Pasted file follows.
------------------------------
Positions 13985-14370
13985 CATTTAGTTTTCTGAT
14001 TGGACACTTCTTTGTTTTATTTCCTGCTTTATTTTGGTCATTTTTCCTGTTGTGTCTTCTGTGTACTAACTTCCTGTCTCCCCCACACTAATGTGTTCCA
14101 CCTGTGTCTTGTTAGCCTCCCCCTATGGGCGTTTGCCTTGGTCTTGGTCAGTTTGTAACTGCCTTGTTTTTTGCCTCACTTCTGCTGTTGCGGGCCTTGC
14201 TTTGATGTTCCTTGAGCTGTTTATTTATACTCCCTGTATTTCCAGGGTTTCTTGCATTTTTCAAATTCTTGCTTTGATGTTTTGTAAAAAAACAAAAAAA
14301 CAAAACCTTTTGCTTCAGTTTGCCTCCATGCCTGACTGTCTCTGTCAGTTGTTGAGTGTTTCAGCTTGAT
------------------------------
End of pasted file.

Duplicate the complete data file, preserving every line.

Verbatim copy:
Positions 13985-14370
13985 CATTTAGTTTTCTGAT
14001 TGGACACTTCTTTGTTTTATTTCCTGCTTTATTTTGGTCATTTTTCCTGTTGTGTCTTCTGTGTACTAACTTCCTGTCTCCCCCACACTAATGTGTTCCA
14101 CCTGTGTCTTGTTAGCCTCCCCCTATGGGCGTTTGCCTTGGTCTTGGTCAGTTTGTAACTGCCTTGTTTTTTGCCTCACTTCTGCTGTTGCGGGCCTTGC
14201 TTTGATGTTCCTTGAGCTGTTTATTTATACTCCCTGTATTTCCAGGGTTTCTTGCATTTTTCAAATTCTTGCTTTGATGTTTTGTAAAAAAACAAAAAAA
14301 CAAAACCTTTTGCTTCAGTTTGCCTCCATGCCTGACTGTCTCTGTCAGTTGTTGAGTGTTTCAGCTTGAT